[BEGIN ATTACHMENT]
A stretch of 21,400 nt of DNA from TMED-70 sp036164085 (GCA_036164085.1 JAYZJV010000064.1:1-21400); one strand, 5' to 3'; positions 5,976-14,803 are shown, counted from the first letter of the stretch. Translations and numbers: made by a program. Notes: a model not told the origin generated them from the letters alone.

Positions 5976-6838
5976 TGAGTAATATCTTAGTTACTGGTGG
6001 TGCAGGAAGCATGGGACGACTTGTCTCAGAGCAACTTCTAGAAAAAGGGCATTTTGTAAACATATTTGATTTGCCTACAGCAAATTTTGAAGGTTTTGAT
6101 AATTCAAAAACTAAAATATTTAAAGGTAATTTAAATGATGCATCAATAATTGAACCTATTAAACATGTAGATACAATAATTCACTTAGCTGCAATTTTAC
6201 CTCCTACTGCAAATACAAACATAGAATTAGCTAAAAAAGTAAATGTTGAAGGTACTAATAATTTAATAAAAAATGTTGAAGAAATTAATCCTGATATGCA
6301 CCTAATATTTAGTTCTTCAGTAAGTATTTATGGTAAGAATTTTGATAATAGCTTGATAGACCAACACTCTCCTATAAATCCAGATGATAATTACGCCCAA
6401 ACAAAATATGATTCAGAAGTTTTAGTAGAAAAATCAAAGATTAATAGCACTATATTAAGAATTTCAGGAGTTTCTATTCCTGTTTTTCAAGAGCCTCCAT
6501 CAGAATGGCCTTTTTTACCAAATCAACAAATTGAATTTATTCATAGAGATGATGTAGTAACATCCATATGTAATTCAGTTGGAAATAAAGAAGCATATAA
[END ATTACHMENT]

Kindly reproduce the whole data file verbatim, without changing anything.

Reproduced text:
A stretch of 21,400 nt of DNA from TMED-70 sp036164085 (GCA_036164085.1 JAYZJV010000064.1:1-21400); one strand, 5' to 3'; positions 5,976-14,803 are shown, counted from the first letter of the stretch. Translations and numbers: made by a program. Notes: a model not told the origin generated them from the letters alone.

Positions 5976-6838
5976 TGAGTAATATCTTAGTTACTGGTGG
6001 TGCAGGAAGCATGGGACGACTTGTCTCAGAGCAACTTCTAGAAAAAGGGCATTTTGTAAACATATTTGATTTGCCTACAGCAAATTTTGAAGGTTTTGAT
6101 AATTCAAAAACTAAAATATTTAAAGGTAATTTAAATGATGCATCAATAATTGAACCTATTAAACATGTAGATACAATAATTCACTTAGCTGCAATTTTAC
6201 CTCCTACTGCAAATACAAACATAGAATTAGCTAAAAAAGTAAATGTTGAAGGTACTAATAATTTAATAAAAAATGTTGAAGAAATTAATCCTGATATGCA
6301 CCTAATATTTAGTTCTTCAGTAAGTATTTATGGTAAGAATTTTGATAATAGCTTGATAGACCAACACTCTCCTATAAATCCAGATGATAATTACGCCCAA
6401 ACAAAATATGATTCAGAAGTTTTAGTAGAAAAATCAAAGATTAATAGCACTATATTAAGAATTTCAGGAGTTTCTATTCCTGTTTTTCAAGAGCCTCCAT
6501 CAGAATGGCCTTTTTTACCAAATCAACAAATTGAATTTATTCATAGAGATGATGTAGTAACATCCATATGTAATTCAGTTGGAAATAAAGAAGCATATAA